While stocks continue to make new highs ahead of a busy week for central banks, the latest gains in the Dow and SP 500 have been overshadowed by investors’ obsessive interest in all things crypto. In a week characterized by the launch of bitcoin futures, the latest new highs in the Dow and SPX came with little fanfare. As I’ll explain here, this is actually good news for the stock market’s interim outlook. We’ll also look at a potentially exciting development for the U.S. middle class economic outlook.
Market-moving headlines have few and far between lately ahead of a handful of central bank policy meetings. The Fed is expected to raise the fed funds target range by 25 basis points on Wednesday, while the European Central Bank and the Bank of Japan, both of which meet on Thursday, are expected to leave their key policy rates unchanged.
While there were few market-moving headlines on Monday, tax reform remains a key focus for investors. As the Republicans’ self-imposed deadline of Dec. 22 for a finalized bill approaches, Wall Street remains hopeful for a tax bill which encourages more business spending and investment in 2018. On another front, the CBOE launched bitcoin futures trading on Sunday evening. The one-month futures contract was trading at around $18,545 as of Monday evening.
Equity market volatility remains subdued even as sentiment leans bullish. In the latest AAII investor sentiment poll, 37% of respondents identified as bullish while 34% were bearish. Those are ideal percentages from a bulls’ standpoint since it shows that there is just enough optimism to support higher prices without compromising the integrity of the market’s uptrend and without inviting counter-trend selling. By the same token, bearish sentiment isn’t high enough to catalyze a runaway-type short-covering rally, nor it is low enough to invite contrarian positions in the stock market.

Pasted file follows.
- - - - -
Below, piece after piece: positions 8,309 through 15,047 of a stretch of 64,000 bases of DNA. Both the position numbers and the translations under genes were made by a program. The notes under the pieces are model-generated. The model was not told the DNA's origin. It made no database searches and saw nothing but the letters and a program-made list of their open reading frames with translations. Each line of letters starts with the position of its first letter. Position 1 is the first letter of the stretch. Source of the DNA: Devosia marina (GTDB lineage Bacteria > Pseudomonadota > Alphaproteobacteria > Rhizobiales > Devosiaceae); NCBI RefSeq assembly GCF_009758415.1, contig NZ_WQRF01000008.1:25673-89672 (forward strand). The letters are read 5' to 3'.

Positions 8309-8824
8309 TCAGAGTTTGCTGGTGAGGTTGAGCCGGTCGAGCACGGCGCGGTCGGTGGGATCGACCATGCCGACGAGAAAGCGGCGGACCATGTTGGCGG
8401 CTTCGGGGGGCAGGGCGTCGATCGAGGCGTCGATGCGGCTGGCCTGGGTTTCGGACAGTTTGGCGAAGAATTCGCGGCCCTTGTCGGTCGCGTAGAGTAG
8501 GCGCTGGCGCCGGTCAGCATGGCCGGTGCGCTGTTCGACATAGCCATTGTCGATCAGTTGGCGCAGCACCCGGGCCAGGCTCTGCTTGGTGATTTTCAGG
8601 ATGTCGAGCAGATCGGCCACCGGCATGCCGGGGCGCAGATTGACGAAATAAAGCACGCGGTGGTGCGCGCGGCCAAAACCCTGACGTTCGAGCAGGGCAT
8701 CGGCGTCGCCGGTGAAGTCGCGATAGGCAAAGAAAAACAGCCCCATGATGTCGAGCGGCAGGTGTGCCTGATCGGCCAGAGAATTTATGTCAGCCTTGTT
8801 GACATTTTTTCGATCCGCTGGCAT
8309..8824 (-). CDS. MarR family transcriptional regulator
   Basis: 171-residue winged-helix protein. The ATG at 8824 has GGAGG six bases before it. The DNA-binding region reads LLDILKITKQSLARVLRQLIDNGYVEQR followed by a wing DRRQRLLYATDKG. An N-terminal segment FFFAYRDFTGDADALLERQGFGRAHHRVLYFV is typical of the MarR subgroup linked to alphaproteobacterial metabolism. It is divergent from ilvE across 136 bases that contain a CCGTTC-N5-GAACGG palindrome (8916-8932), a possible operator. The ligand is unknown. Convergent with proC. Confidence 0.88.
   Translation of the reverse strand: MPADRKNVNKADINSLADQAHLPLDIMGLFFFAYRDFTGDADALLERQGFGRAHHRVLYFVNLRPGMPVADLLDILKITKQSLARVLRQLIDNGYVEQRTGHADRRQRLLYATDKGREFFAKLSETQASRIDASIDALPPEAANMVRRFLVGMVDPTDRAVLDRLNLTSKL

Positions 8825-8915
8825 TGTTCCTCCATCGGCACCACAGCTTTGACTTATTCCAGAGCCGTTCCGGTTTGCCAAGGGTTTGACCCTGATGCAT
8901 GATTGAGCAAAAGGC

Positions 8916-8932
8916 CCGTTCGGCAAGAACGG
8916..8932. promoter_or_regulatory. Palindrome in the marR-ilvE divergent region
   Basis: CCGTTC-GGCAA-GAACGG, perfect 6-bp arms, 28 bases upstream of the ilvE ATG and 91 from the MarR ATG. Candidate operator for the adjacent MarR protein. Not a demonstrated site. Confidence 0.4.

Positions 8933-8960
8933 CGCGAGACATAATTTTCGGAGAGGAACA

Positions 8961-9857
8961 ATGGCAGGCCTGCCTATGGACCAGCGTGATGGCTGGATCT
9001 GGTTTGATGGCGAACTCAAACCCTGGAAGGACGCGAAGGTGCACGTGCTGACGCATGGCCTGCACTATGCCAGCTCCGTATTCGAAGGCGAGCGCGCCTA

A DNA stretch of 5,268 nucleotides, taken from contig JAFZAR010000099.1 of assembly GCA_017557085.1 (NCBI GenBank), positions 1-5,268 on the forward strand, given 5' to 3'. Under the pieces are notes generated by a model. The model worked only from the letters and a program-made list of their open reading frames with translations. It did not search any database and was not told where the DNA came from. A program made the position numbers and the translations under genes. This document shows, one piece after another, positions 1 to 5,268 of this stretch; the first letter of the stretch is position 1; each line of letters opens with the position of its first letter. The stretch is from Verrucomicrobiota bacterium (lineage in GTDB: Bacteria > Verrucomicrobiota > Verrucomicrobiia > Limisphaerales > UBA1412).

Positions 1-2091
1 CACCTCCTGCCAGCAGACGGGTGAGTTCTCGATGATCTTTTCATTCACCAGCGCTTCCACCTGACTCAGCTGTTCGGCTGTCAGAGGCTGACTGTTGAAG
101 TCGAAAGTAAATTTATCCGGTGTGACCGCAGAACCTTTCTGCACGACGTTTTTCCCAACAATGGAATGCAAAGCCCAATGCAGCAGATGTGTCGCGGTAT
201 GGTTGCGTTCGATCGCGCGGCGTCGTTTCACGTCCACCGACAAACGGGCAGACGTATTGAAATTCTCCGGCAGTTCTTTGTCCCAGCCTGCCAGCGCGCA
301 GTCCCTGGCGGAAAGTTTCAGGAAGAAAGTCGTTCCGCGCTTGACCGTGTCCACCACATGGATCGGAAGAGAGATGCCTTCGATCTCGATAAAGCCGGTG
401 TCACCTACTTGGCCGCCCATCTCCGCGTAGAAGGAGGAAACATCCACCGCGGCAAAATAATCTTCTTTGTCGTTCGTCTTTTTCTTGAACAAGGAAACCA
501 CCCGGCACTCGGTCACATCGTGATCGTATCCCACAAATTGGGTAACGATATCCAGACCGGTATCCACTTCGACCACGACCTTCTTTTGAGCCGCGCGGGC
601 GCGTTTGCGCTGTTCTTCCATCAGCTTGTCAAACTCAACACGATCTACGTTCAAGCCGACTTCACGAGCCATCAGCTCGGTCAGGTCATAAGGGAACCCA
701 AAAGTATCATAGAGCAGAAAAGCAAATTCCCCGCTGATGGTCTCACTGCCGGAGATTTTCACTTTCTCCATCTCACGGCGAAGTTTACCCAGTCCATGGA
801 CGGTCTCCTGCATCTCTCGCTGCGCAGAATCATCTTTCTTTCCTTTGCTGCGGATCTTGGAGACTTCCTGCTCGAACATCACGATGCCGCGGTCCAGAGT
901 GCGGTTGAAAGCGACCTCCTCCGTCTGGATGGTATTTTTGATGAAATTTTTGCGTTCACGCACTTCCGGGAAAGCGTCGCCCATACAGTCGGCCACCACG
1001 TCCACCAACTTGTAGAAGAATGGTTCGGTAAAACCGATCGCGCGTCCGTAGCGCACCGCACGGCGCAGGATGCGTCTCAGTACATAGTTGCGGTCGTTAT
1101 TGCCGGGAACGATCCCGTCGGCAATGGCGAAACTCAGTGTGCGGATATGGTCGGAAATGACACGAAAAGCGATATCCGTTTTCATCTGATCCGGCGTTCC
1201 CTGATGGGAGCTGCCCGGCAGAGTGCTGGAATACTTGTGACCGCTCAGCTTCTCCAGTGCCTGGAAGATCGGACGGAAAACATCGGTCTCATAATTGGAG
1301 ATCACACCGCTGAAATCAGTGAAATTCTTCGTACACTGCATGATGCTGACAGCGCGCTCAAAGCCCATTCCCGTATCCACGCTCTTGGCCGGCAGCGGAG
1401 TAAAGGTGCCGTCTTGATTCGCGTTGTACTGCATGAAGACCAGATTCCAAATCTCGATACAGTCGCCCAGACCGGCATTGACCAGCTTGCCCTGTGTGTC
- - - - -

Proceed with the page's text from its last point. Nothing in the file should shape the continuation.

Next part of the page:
In other words, there is a fairly even balance among the bulls and the bears which should help maintain the low volatility, even-keeled environment. Add to that the bullish seasonal bias and fourth quarter portfolio positioning that always takes place in December and we have all the ingredients for a continuation of the market’s gentle upward drift.
As alluded to above, bitcoin futures commanded much of the investment world’s attention on Monday. Bitcoin has in fact stolen the stock market’s thunder for the last several weeks now. This isn’t entirely a bad thing. By taking the focus away from the equity market’s extraordinarily impressive performance since last November, bitcoin traders are inadvertently helping the stock market to maintain an even keel by preventing a parabolic-type rally or “blow-off.” Without the latest bitcoin obsession, a case could be made that stock prices would be experiencing by now what cryptocurrency prices are doing, namely going parabolic. A graphic testimony of this development can be seen in the chart below, which shows the linear rally in the Bitcoin Investment Trust (OTCQX:GBTC).
This chart is in linear scale, which admittedly makes the price progression look scarier than it really is. Nonetheless, whether we view the bitcoin price in the linear or the logarithmic scale, the market’s progression has far eclipsed the stock market in percentage terms. In doing so, it has almost certainly relieved the stock market of the frothiness it developed during the September-October runaway rally. It also partly explains why, despite new all-time highs in several major averages, only 37% of individual investors are currently bullish on stocks when that percentage should be far higher.